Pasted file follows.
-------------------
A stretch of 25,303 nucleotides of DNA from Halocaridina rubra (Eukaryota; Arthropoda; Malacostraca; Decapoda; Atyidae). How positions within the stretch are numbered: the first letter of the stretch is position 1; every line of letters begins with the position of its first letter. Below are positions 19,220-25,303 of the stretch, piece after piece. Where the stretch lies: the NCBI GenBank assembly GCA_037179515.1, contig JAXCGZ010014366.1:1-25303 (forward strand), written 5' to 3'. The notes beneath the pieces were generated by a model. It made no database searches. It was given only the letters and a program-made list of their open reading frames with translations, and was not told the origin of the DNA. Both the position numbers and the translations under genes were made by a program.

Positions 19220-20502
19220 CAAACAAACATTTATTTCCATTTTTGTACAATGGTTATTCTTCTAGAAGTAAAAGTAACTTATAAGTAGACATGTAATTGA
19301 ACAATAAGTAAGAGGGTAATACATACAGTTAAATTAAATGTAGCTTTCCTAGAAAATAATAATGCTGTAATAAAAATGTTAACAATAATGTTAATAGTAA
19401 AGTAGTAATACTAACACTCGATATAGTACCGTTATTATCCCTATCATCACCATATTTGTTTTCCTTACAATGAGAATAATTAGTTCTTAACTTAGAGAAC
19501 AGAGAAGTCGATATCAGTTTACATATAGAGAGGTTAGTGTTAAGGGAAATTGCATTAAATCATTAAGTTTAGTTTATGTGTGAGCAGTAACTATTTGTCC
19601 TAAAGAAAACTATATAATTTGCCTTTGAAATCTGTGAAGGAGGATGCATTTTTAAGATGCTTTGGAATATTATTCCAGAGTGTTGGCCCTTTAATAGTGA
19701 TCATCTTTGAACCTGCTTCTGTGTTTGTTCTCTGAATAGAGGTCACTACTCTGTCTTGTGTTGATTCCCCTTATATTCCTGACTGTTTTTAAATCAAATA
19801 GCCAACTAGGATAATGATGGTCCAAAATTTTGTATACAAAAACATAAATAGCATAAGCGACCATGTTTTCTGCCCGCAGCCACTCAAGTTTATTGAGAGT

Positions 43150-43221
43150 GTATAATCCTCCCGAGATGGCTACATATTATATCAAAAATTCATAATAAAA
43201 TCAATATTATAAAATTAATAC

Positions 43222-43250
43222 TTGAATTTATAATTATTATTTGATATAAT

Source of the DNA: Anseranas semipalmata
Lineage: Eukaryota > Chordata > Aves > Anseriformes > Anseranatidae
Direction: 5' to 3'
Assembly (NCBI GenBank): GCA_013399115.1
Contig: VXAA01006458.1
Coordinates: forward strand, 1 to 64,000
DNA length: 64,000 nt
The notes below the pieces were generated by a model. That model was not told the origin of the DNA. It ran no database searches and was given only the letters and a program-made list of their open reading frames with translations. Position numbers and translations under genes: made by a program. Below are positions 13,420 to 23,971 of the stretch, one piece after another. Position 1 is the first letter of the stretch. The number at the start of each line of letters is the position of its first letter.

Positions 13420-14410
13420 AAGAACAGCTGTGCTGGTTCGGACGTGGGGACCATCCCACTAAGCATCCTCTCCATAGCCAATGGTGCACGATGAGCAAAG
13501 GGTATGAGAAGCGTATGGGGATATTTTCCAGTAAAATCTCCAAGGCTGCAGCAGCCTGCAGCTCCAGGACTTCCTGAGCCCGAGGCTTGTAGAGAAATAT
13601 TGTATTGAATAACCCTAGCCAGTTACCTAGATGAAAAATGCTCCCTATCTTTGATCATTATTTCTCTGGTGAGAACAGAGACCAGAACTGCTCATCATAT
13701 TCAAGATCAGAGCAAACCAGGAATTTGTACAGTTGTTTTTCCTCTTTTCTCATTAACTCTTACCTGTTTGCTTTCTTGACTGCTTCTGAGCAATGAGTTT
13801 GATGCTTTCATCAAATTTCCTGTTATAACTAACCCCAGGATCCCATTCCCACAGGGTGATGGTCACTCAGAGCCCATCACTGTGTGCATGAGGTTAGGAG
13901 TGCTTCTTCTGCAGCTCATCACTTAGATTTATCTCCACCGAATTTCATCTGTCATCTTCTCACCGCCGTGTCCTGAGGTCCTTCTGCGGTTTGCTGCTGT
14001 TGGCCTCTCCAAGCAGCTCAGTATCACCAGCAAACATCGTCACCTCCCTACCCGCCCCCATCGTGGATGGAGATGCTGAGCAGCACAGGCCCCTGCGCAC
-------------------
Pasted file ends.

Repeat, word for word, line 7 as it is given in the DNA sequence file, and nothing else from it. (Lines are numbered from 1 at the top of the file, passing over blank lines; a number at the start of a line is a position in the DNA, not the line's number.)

19601 TAAAGAAAACTATATAATTTGCCTTTGAAATCTGTGAAGGAGGATGCATTTTTAAGATGCTTTGGAATATTATTCCAGAGTGTTGGCCCTTTAATAGTGA